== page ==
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About reasonablepie

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    Political Science

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  1. Frank evaluation: you've got too many degrees. Both your law degree and professional masters lead to some obvious career choices, and yet you've chosen not to pursue those. You may have your reasons for that, I don't know, but you might have a hard time convincing schools you want a Political Theory PhD to actually do something with, rather than just because you enjoy getting degrees.
  2. First - having two years of private sector experience is not at all unusual. Most programs quite like it if people are a few years out of undergrad, and having spent those years in consulting is not at all a negative thing. At best it shows you've really thought through your options and know what you're doing in choosing academia, at worst it's just the opportunity cost of more research-related activities you could've been doing. I would say it should be in your SOP, but not as something to apologize for - instead, use it to explain how you came to the decision to go to grad school and try to think of which skills you gained from that experience that will be valuable in your life as a graduate student and academic, and emphasize that. Regarding that C+, don't even mention it. It was one class several years ago, your grades overall are great, they really don't care. There's one thing I think you should think about carefully, and that's the choice between political science and political economy programs. There is not one single meaning of the term political economy. In particular, to some people it means "studying economics issues with political science tools" (which seems to be where you fall) whereas for others it means "studying politics issues with economics methods" (which gets you more to using formal models etc to answer questions that may have nothing to do with the economy directly). Different department lean different ways on this, so it would be worth figuring out (either from the work of faculty and grad students at the institution, or by asking your LOR writers) which places would be a good fit for you on this front.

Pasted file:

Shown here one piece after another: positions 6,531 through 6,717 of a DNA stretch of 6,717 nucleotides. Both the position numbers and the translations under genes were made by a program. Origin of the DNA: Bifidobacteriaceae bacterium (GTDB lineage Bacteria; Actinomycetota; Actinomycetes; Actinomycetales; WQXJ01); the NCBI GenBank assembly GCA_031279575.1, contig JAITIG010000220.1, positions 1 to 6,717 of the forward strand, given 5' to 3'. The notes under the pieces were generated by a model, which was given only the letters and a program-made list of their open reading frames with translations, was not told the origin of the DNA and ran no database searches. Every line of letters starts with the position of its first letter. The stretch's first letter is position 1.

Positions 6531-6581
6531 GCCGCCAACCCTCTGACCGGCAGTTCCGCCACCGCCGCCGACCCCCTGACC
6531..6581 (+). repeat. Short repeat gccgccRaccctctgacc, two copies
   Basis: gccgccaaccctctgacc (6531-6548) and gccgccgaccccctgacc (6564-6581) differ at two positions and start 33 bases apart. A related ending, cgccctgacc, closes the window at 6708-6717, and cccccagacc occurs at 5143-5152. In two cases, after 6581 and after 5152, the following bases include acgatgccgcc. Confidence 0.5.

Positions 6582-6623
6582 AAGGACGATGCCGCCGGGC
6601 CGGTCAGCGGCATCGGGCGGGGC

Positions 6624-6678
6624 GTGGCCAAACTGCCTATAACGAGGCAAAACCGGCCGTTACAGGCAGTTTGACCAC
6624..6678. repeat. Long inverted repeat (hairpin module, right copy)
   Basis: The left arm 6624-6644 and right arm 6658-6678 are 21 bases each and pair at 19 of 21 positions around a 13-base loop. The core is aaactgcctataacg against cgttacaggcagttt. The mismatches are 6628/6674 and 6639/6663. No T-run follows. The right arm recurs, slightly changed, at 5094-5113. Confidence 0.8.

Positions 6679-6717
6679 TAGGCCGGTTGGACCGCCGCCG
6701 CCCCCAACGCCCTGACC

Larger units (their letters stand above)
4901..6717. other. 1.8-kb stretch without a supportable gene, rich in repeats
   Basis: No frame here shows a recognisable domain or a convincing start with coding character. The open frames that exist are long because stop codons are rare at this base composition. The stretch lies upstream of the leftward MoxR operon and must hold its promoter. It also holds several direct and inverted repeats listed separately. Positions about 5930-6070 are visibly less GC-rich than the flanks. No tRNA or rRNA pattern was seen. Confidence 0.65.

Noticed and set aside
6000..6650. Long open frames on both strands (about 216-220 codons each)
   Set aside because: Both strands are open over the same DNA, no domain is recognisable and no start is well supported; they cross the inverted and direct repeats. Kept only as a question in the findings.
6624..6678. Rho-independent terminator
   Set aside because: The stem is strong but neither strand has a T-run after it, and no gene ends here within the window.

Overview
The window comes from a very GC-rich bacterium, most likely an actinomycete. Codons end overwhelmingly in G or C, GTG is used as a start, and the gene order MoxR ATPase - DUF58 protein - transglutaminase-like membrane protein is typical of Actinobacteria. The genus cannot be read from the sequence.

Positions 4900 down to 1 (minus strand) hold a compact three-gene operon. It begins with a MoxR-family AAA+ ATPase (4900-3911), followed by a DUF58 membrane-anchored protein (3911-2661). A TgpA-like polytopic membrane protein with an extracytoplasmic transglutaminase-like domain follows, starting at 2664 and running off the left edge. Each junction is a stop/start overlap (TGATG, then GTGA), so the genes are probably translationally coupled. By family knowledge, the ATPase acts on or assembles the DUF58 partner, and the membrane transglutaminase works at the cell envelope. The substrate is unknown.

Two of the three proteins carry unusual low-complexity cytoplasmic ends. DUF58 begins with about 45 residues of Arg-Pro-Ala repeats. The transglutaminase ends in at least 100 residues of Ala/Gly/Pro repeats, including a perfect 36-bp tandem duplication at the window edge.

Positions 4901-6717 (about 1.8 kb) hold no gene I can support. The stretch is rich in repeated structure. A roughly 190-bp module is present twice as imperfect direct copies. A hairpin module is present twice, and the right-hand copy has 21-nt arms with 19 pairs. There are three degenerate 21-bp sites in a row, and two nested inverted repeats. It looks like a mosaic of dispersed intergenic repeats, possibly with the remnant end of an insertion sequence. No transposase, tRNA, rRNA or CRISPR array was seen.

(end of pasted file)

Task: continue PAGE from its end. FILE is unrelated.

3. Okay great, that's much clearer. Identifying schools is hard - don't feel like it's weird that you're feeling lost. In my opinion, just going through all the schools in roughly the ranking range you're interested in (using a few different rankings) and combing through their website to look at their faculty's interests (as well as the degree structure and funding information) is the only way to really get a good complete list. It's tedious and overwhelming, but you're doing well in that you're starting this process early so you should have plenty of time. Take on board any advice that faculty members (particularly your LoR writers) might have, but also look at things yourself and form your own opinions. I'd say the idea that policy-based schools aren't quite as optimal for academic jobs is probably true, although all things in the academic job market come with a lot of uncertainty.